Coming to Boston’s Back Bay for high school can be thrilling...and a little intimidating, even for the many Commonwealth School students who grew up in the city. Boston is our campus, and its personality and bountiful resources are part of what makes attending Commonwealth so special. To empower students to harness those resources, and to appreciate the beauty and complexities of city life, we require all ninth-grade students to take City of Boston, part of our ninth-grade seminar, to explore Commonwealth’s neighborhood and well beyond it.
Originally offered by English teacher Brent Whelan in the 1990s, history teacher Melissa Glenn Haber ’87 currently shapes the curriculum. Here, Ms. Haber explains the why and wherefore of City of Boston and how the class turns every student into a more thoughtful Bostonian, wherever they hail from.
The Shape of the Class
Though the class differs from year to year, City of Boston is designed to make students comfortable with their surroundings while at the same time helping them examine some of the uncomfortable questions cities often raise, like who decides how cities change? And who should decide?
How better to start sussing out the answers than by experiencing Boston firsthand?
From Chinatown to the West End to Dudley/Nubian Square, weekly field trips both familiarize students with navigating the city and allow them to see how Boston’s neighborhoods fit together. Follow-up discussions then give them a chance to talk about what they observed and delve into questions about civics, public policy, and society. One class period might include a discussion of the Fair Housing Act or environmental justice; another might explore the costs and benefits of economic development, with illustrative outings for each.
A perennial favorite field trip sees students heading to Boston’s North End, where they discover this charming Italian neighborhood is more than just eateries; it’s also a case study in the positive and negative effects of gentrification. Students seem to appreciate learning about class mobility and the impact governments can have on a particular neighborhood. They also seem to enjoy the requisite stop for cannoli.
“We introduce a lot of ideas about the structural reasons for differences that we see,” Ms. Haber says, like the role of the Federal Housing Administration in creating areas of wealth and depressing areas, mostly for people of color. They discuss Henry George and the idea that the increased value of housing could accrue to the community that made the neighborhood more valuable, rather than to the investor. (Ms. Haber points to her own experience living in Somerville over the past three decades, watching the city bloom around her—and her own property value increase. “I've done none of this. Other people are bringing in the fancy oat milk latte store. But I'm benefiting,” she says.)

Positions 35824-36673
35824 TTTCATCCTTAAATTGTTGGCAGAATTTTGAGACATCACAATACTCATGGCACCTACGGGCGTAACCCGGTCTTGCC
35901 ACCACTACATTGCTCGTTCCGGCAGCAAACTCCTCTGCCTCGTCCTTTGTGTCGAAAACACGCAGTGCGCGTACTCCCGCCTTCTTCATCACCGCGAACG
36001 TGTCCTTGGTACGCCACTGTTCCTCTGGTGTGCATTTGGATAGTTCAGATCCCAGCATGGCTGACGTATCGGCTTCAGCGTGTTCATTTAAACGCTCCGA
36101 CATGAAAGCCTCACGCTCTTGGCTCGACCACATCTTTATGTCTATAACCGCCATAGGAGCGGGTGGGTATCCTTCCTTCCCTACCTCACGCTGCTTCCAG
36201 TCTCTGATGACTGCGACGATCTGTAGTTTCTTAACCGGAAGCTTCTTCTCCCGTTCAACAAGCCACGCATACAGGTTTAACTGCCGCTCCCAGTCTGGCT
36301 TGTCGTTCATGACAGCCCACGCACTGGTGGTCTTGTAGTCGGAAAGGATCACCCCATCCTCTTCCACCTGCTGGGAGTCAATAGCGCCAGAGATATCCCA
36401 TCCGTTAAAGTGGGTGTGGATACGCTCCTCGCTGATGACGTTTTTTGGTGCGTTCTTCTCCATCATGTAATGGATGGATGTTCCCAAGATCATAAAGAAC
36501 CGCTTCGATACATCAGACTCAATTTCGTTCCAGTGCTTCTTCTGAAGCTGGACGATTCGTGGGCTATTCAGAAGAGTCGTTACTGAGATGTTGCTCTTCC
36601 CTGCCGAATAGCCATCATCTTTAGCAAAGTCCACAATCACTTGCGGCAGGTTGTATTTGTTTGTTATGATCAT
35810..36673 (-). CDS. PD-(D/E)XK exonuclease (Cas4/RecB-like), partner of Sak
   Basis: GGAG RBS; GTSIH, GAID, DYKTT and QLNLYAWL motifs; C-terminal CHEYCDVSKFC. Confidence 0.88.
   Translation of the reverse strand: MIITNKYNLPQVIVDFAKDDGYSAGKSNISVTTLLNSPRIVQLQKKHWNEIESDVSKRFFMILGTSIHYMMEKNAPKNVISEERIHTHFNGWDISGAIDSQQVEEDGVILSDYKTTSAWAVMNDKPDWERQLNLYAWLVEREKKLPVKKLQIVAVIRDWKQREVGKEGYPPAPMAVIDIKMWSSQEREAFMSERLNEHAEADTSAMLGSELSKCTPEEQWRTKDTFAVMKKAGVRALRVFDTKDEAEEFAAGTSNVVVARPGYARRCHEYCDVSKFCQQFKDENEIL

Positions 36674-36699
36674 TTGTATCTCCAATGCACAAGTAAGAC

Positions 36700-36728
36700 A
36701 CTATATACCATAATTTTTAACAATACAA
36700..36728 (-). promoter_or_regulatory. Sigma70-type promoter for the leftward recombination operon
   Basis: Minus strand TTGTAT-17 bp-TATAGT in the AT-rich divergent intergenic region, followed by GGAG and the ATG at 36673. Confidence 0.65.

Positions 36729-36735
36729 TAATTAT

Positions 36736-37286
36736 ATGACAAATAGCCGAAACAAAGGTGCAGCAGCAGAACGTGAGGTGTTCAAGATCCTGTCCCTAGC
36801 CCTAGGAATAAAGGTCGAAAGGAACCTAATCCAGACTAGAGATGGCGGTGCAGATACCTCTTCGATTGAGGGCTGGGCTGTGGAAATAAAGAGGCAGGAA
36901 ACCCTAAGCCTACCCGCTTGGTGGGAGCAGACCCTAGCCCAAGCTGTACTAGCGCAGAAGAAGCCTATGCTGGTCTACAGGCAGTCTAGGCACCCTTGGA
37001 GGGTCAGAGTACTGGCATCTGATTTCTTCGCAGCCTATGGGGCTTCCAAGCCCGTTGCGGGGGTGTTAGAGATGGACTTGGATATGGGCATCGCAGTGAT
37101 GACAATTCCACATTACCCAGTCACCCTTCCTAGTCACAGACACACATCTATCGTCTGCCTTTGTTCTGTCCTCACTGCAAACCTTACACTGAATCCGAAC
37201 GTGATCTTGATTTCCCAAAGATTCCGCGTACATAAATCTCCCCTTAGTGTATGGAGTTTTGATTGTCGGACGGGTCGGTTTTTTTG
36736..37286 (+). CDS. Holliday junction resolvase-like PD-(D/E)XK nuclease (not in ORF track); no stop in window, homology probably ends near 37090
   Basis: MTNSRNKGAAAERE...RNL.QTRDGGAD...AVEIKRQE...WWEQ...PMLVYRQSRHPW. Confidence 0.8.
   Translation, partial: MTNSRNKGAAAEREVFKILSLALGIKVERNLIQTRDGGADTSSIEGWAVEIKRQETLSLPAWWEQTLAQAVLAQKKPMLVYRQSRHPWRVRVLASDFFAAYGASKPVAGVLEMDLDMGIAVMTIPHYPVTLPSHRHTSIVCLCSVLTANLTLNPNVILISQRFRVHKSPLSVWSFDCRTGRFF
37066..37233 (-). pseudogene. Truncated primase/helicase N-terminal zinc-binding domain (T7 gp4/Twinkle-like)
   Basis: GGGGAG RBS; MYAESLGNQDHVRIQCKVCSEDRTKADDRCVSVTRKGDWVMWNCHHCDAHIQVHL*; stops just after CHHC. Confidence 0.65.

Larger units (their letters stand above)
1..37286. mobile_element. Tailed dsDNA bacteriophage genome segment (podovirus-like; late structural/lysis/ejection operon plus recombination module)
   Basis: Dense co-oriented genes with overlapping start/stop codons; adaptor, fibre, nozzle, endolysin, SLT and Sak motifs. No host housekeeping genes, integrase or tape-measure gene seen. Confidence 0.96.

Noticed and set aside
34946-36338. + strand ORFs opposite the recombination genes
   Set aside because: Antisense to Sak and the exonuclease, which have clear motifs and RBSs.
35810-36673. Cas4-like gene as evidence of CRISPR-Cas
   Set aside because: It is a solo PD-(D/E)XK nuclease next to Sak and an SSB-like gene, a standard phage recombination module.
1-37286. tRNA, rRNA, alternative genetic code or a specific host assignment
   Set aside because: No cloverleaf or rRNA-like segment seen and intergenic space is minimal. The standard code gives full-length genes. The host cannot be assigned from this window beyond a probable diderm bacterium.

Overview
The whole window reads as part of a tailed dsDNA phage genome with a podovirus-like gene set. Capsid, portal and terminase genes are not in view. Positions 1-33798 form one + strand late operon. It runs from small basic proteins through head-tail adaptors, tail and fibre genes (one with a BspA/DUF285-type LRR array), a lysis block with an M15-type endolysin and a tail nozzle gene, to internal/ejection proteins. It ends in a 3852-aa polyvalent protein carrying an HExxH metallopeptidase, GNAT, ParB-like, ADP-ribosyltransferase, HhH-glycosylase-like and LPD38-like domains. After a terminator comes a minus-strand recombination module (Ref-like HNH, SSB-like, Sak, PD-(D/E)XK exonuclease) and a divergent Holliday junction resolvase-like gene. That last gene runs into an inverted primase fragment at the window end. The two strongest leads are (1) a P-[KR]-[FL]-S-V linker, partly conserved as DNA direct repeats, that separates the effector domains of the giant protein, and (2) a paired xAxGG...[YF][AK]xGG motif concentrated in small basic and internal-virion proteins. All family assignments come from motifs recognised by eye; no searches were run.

The class also covers the complicated idea of limited equity ownership, which aims to ensure that all new development in Somerville, Cambridge, and Boston, for example, includes “affordable” housing. But this, of course, raises more questions: Affordable for who? And what are the long-term implications? “Some of those apartments, you own them, but you don't own them—you don't own the equity,” Ms. Haber says. “That takes away that path to wealth that my grandparents had...but it also keeps the price low.” The City of Boston class grapples with that tension.
Like all Commonwealth courses, critical thinking is at the core of the class, and Ms. Haber wants her students to give careful thought to every space they enter and how it came to be. This starts early in the semester, as she engages students in a close-watching exercise, where they describe how they might behave in the Public Garden versus Boston Common. Some students feel happier and safer in the Garden; others, in the Common. Why is that? “And how do those small decisions that we as individuals make about where to go, how to behave, reinforce a lot of the things that we really don't want to be true in our society, and yet are somewhat unwittingly perpetuating?” Ms. Haber asks.